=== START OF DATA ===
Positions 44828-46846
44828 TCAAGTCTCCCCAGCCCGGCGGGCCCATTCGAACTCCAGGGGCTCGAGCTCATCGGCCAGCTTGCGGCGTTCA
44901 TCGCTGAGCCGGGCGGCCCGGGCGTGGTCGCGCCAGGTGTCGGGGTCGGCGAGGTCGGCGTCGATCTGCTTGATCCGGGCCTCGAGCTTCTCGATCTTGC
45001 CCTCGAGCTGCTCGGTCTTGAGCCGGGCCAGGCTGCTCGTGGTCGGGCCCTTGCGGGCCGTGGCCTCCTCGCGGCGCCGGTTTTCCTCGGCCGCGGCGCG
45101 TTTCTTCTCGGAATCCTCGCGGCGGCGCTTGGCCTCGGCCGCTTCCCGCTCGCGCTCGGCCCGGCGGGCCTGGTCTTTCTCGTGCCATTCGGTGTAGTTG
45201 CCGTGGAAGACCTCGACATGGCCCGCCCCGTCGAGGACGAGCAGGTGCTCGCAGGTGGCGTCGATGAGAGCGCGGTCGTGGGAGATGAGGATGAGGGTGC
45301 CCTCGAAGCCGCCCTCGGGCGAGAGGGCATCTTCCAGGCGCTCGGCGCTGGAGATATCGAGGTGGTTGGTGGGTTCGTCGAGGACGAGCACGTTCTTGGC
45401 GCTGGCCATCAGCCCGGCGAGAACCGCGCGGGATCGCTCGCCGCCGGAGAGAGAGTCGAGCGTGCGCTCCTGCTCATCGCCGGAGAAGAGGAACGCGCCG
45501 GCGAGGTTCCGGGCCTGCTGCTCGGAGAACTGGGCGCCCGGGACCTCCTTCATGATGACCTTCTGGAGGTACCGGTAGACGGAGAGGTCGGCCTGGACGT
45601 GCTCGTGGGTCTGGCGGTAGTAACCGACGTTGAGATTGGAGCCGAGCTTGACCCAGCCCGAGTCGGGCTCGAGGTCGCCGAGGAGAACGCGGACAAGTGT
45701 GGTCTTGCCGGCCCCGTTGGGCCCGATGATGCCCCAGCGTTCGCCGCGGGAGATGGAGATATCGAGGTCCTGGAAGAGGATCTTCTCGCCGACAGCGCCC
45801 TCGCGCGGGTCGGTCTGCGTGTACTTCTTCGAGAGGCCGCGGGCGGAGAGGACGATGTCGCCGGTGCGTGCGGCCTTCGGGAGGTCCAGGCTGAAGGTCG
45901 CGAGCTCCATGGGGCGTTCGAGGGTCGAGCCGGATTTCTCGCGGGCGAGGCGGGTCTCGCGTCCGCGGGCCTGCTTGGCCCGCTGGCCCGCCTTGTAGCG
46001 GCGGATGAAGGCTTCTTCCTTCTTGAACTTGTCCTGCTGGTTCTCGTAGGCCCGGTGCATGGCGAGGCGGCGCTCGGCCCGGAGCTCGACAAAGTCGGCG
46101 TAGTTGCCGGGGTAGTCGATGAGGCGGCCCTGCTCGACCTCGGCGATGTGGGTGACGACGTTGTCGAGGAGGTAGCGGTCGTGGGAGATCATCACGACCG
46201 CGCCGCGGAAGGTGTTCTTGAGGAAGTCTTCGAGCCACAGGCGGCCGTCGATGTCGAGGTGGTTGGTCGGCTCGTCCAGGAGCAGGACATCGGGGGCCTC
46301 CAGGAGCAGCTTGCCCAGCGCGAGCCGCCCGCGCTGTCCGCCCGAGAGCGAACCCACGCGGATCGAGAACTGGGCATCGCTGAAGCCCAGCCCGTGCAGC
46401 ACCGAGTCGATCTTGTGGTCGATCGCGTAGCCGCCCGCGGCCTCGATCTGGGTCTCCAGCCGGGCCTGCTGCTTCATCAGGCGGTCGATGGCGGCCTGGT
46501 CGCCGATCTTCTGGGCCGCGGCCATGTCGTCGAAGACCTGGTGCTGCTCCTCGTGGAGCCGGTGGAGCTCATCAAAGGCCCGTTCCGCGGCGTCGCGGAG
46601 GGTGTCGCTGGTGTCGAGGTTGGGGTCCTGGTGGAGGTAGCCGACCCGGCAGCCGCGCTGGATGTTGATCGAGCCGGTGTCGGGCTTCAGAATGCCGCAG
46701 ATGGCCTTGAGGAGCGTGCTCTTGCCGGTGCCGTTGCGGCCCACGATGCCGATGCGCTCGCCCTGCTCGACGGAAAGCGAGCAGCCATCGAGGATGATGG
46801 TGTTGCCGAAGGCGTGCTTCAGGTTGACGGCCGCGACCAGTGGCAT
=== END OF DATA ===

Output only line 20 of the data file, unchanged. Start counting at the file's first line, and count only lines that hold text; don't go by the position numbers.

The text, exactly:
46601 GGTGTCGCTGGTGTCGAGGTTGGGGTCCTGGTGGAGGTAGCCGACCCGGCAGCCGCGCTGGATGTTGATCGAGCCGGTGTCGGGCTTCAGAATGCCGCAG